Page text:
35% Revenue Increase from Your Website!

When visiting company websites, 35% of users fail to reach their aim! You may improve your web-derived earnings by a third or more by following two easy tips!

Jakob Nielsen, a well-known internet usability expert, presented the findings of his most recent study today (November 24). His test volunteers visited 139 different websites. They failed to find what they were looking for 35% of the time on average. Surprisingly, 37% of users couldn’t even discover the company’s address!

What surprised me was that users did not give up. They eventually located the information they were looking for, but it was on a competitor’s website!

So, how can you keep potential clients from getting into the hands of your rivals? Nielsen is correct when he advocates conducting user research. Yes, knowing what your site’s visitors require is critical. But he doesn’t say how to arrange your website so that it satisfies the needs of your users.

There are two unbreakable rules:
1) Write first, then build
2) Send a letter to your consumer

Write first, then build.
The writing on most websites conveys the true content. So it stands to reason that the structure should be determined by the writing.

Unfortunately, most firms are not in this position. Writing is an afterthought for them. They build and structure their website first, then strive to fit the writing into the structure. This is contrary to common sense. When you speak to someone, you organize your message into your voice. You don’t choose a framework and then adjust the message to fit!

For a really usable website, you should think out what you want to say before creating the site, and perhaps even write the entire thing. The structure should be determined by the message.

Write to your client
How do you choose what to write?

First and foremost, do not consider what you want to say. When creating a website, you must consider, What does my customer want to know? It’s a small distinction, yet it’s essential for interesting writing. That is exactly what you want to do: engage the customer.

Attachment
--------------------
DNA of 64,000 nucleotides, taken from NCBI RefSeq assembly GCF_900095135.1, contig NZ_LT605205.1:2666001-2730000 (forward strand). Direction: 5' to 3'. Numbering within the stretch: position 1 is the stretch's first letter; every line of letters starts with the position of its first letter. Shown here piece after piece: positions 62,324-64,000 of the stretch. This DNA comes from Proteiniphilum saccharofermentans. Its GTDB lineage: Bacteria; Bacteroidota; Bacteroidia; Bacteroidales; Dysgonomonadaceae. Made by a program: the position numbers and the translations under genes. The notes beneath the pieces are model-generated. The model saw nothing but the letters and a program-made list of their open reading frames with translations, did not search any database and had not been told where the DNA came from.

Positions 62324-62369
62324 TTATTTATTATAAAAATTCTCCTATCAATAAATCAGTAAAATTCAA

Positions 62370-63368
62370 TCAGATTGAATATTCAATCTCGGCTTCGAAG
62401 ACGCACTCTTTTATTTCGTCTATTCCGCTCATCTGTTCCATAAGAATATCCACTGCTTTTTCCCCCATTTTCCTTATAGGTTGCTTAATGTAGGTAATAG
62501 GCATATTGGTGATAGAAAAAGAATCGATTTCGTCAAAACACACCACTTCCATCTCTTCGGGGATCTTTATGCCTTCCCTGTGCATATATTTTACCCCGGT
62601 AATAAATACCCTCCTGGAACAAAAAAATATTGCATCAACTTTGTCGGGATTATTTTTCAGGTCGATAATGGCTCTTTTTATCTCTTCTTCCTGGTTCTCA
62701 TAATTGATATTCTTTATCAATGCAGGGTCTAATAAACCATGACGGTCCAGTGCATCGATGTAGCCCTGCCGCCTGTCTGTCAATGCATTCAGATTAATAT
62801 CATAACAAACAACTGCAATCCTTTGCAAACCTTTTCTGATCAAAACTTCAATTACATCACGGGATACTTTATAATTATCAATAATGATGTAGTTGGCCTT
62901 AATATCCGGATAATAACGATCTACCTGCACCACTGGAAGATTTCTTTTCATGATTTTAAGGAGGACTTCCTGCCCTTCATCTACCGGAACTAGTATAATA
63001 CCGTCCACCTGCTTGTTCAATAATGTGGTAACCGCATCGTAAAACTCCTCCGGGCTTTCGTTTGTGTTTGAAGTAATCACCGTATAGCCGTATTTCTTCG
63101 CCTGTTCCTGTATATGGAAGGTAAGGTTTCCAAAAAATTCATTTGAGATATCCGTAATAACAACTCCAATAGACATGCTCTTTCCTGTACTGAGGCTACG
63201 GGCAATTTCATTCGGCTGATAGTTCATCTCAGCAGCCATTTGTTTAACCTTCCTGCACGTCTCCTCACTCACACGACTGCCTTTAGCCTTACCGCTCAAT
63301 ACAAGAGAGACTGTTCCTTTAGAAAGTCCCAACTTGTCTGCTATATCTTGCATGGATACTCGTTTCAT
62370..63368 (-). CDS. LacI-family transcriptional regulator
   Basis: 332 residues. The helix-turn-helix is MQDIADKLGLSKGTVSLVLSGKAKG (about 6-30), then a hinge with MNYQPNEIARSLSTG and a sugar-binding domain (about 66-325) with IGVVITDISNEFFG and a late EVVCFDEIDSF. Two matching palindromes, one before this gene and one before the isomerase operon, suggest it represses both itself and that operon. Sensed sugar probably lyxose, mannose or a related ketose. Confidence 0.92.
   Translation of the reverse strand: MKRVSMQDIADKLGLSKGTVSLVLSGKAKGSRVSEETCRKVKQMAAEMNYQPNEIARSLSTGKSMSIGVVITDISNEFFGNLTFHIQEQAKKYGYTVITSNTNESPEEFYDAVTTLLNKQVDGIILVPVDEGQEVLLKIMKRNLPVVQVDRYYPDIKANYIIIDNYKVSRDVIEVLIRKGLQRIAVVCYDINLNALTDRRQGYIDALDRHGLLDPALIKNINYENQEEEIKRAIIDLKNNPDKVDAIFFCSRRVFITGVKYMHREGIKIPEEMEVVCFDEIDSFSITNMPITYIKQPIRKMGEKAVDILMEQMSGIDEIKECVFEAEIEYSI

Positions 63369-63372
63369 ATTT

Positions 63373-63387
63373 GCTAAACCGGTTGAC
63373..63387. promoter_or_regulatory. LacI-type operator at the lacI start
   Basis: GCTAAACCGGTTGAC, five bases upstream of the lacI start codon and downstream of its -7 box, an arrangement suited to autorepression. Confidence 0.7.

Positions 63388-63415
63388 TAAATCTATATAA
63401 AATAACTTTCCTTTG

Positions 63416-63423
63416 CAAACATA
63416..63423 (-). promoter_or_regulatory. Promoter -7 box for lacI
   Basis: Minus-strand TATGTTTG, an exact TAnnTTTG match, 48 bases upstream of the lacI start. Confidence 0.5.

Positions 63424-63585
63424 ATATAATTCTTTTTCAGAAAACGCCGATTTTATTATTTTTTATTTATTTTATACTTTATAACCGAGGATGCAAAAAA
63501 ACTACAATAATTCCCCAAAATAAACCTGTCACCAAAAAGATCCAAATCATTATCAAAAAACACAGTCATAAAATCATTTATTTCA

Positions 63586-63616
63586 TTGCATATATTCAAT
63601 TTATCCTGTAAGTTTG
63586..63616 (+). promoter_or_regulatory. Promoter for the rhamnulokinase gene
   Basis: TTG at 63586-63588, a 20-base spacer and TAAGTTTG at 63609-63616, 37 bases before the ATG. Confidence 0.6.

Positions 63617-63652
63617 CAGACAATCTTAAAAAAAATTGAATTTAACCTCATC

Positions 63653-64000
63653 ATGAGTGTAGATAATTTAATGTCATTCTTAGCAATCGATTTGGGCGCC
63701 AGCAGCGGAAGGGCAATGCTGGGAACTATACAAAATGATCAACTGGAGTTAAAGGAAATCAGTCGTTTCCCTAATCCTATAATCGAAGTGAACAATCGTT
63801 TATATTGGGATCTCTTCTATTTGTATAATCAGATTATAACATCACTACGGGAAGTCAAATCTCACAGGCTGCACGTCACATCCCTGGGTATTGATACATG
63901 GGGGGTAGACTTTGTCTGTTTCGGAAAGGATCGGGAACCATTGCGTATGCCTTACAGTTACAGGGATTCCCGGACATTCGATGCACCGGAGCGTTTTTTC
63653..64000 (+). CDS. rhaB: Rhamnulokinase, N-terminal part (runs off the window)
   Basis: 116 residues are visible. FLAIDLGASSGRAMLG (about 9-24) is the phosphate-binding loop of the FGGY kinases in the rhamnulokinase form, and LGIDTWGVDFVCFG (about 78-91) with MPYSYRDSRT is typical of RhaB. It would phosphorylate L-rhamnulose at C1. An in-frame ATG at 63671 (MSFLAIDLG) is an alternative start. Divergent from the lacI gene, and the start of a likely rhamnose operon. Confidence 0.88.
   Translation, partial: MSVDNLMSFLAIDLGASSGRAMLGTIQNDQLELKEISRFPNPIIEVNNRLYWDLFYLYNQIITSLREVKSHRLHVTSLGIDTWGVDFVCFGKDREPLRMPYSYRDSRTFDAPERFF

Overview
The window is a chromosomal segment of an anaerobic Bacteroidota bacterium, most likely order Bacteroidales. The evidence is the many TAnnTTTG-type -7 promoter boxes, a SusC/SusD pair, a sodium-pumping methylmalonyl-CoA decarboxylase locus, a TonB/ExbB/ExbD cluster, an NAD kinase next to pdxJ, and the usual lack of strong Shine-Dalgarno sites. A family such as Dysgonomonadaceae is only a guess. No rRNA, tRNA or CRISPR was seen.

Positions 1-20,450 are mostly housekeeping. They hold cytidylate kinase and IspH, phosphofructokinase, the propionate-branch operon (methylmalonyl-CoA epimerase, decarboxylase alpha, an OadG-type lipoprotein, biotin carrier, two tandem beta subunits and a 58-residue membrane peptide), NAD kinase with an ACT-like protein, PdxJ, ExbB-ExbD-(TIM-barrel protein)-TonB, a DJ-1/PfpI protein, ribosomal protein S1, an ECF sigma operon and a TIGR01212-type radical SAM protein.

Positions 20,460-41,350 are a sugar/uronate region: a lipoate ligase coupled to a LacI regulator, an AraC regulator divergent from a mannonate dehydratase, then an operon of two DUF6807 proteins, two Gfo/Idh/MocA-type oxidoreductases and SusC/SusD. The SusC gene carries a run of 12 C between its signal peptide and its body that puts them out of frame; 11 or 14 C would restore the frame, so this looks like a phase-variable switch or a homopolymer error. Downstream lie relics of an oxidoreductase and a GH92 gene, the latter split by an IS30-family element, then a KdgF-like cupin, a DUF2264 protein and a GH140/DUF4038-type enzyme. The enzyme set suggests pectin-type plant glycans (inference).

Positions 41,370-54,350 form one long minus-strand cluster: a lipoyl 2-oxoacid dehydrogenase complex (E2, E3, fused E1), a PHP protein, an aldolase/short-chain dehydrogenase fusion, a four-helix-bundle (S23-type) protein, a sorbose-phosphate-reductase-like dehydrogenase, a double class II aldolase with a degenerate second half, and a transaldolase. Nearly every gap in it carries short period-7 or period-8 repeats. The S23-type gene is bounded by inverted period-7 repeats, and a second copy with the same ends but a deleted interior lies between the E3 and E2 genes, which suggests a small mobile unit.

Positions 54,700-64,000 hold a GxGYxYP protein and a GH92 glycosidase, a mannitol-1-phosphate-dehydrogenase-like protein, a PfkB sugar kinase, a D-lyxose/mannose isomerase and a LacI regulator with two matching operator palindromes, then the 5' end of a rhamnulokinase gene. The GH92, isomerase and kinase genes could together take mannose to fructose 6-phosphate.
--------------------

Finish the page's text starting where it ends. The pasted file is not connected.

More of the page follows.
The majority of customers will want to know the fundamentals:

  • What are you doing?
  • What advantage do you provide them?
  • Why should they use your service or buy your product?
  • Why should they select your service or product over those of your competitors?
  • How much does it cost?
  • How can people get in touch with you?
  • Where do you live?

Your website must convey a lot of information. To make matters worse, you’ll have little screen real estate. Ideally, your customer should not have to scroll, particularly on your site (all your information will fit within a single window). You also can’t occupy the entire screen with text. The design and navigation elements take up roughly one-third of the window, with some white space left behind (you dont want to overwhelm your customer). As a general guideline, you should anticipate to have roughly one-third of the window available for writing.

You’re probably thinking right now, How am I going to fit it all in? That is when your writing abilities come into play. Choose your words with caution.

Websites can be incredibly effective forms of marketing collateral. For a few hundred dollars, you can reach millions. Unfortunately, your competitors are capable of doing the same thing. There is a level playing field, yet there are many players. It is critical that your thoughts are organised; else, your website will be a jumble. Your site will be straightforward and easy to use if your message is clear. It’s all in the language.

8 More Reasons to Write for Your Readership

1) The internet contains around 550 billion documents.

2) Another 7 million are added every day.

3) Workers waste so much time looking for information that it costs businesses $750 billion every year! (Network Publishing Study, A.T. Kearney, April 2001)

4) Reading on a display takes 25% longer than reading on paper. Sun Microsystems (2000)

5) Useful material fosters site loyalty. To avoid information overload, the average person views no more than 19 websites in a month. Nielsen NetRatings, January 2001

6) When online, 79% of users scan read (Sun Microsystems, 1998)

7) The most prevalent usage of the Internet is for information gathering (73%). (American Express survey, 2000)

8) The Internet is used by 48% of people to find job-related information, whereas magazines are used by 7%. (2001, Lyra Research)